|This post takes us back to a couple of weeks ago while still in the Carlsbad, New Mexico area. Sorry to be so long in posting, it's just been very hectic. I will do a couple of more posts very soon, I promise. We appreciate each and every one of our readers and are very glad you are here! Today's post is very picture intensive. I did the best I could in pairing down to a reasonable amount to share. Hopefully you will enjoy visiting the cave by way of our photos in case you never get the opportunity to visit yourself.....Enjoy!
We started our day at Carlsbad Caverns with a short film shown in the visitor's center. Done by the Discovery Channel, it actually covered several caves across this great country including Mammoth Cave. Unfortunately, Mammoth was closed when we traveled through Kentucky recently. We'd hoped to visit it so guess we'll have to go back again sometime soon. After viewing the film we each rented an audio 'wand' for a nominal $5 fee to enhance today's self-guided tour.
We then entered the cave through the Natural Entrance, descended 750 feet at a leisurely pace and arrived a mile+ later at the rest/dining area below. We'd worn sweatshirts this morning as we knew that the cave is at a constant 56 degrees. Well, I'm not sure why, but Larry & I were both hot! We ultimately decided to ride the elevator back to ground level, get a bite to eat, change into a t-shirt and then ride the elevator back down for the second half of today's excursion. The restaurant was offering a daily special, a beef brisket burrito with potatoes and green chili's. Very tasty, we both enjoyed it very much. A quick ride back down the elevator shaft and we were ready to begin the second half of our day. But first, a little cave info for you!
More than 1,000 years ago prehistoric Native Americans ventured into Carlsbad Cavern seeking shelter. They left behind no record of what their impressions of the cave were, but they did leave some mysterious drawings on cave walls near the natural entrance. Much later, in the 1800s, settlers discovered the cavern, drawn to it by the spectacle of hundreds of thousands of bats rising up out of the natural entrance in the evening. Some stayed to mine the huge deposits of bat guano in the cave and sell it as a natural fertilizer. One such man, a cowboy named Jim White, became fascinated by the cave and spent hour after hour exploring it. White was eager to show the many natural wonders of this extraordinary place to others, but few persons believed his improbable tales of a huge underground wilderness full of unusual cave formations. For 17 years, no one would listen or believe. It took photographs to convince skeptics that Carlsbad Caverns was everything it was said to be and more.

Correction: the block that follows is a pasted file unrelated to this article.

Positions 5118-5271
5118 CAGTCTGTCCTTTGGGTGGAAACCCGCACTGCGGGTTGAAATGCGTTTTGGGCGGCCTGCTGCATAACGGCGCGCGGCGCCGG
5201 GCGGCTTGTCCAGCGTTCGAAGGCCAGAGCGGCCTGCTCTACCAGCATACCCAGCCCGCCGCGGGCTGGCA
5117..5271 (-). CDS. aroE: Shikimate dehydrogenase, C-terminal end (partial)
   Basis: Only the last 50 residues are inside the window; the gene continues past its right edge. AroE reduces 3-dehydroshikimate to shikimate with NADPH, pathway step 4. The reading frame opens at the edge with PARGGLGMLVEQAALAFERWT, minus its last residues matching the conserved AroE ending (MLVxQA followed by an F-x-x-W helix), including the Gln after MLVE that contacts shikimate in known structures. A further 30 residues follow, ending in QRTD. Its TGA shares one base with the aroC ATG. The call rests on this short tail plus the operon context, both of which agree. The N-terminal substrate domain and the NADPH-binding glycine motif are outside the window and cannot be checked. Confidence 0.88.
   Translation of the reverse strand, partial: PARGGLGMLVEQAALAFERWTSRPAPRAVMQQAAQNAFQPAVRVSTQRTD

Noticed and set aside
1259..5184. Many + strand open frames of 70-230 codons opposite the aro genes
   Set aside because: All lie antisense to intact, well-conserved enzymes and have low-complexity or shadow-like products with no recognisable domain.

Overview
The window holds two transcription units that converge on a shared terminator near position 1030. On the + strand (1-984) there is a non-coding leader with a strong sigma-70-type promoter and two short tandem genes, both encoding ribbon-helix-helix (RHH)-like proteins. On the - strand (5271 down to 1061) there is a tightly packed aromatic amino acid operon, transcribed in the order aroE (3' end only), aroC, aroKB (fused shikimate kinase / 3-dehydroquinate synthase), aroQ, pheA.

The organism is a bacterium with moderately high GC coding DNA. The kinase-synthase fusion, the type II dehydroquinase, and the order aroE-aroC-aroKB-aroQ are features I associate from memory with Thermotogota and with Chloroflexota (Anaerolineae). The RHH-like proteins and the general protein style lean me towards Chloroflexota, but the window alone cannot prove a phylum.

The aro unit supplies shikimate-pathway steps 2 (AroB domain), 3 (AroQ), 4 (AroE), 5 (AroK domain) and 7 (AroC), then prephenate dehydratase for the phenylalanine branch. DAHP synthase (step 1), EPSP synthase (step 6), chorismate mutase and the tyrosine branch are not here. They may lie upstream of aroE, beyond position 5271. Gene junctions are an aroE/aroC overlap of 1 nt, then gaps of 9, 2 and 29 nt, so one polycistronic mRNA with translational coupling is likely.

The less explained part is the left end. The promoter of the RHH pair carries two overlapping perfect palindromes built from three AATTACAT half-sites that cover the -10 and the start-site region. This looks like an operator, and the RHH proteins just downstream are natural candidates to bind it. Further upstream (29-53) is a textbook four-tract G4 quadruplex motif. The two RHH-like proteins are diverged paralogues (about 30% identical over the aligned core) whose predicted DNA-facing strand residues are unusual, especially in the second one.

Black and white pictures taken by Ray V. Davis, who accompanied White on a cave trip, were displayed in the town of Carlsbad in 1915. They created a sensation. People suddenly clamored to see the marvelous cave for themselves. White took them on tours that began with an unceremonious 170 foot descent in a bucket once used to haul bat guano from the cave.
Word of the cave spread, finally reaching Washington, D.C. Again, there were nonbelievers, but in 1923 the U.S. Department of the Interior sent inspector Robert Holly to investigate and see whether Carlsbad Cavern was truly an outstanding natural scenic wonder. Originally a skeptic, Holly wrote in his final report: "...I am wholly conscious of the feebleness of my efforts to convey in the deep conflicting emotions, the feeling of fear and awe, and the desire for an inspired understanding of the Divine Creator's work which presents to the human eye such a complex aggregate of natural wonders...."
Later that year Carlsbad Cavern was proclaimed a national monument. White, who was to continue his cave explorations for most of his lifetime, became its first chief ranger. Seven years later Carlsbad Caverns National Park was created to protect the cave. Through illustrated articles published in magazines such as National Geographic and by word of mouth, Carlsbad Cavern became one of the world's most celebrated caves. Since its establishment, the park has been expanded and today includes 46,766 acres and more than 80 other smaller caves.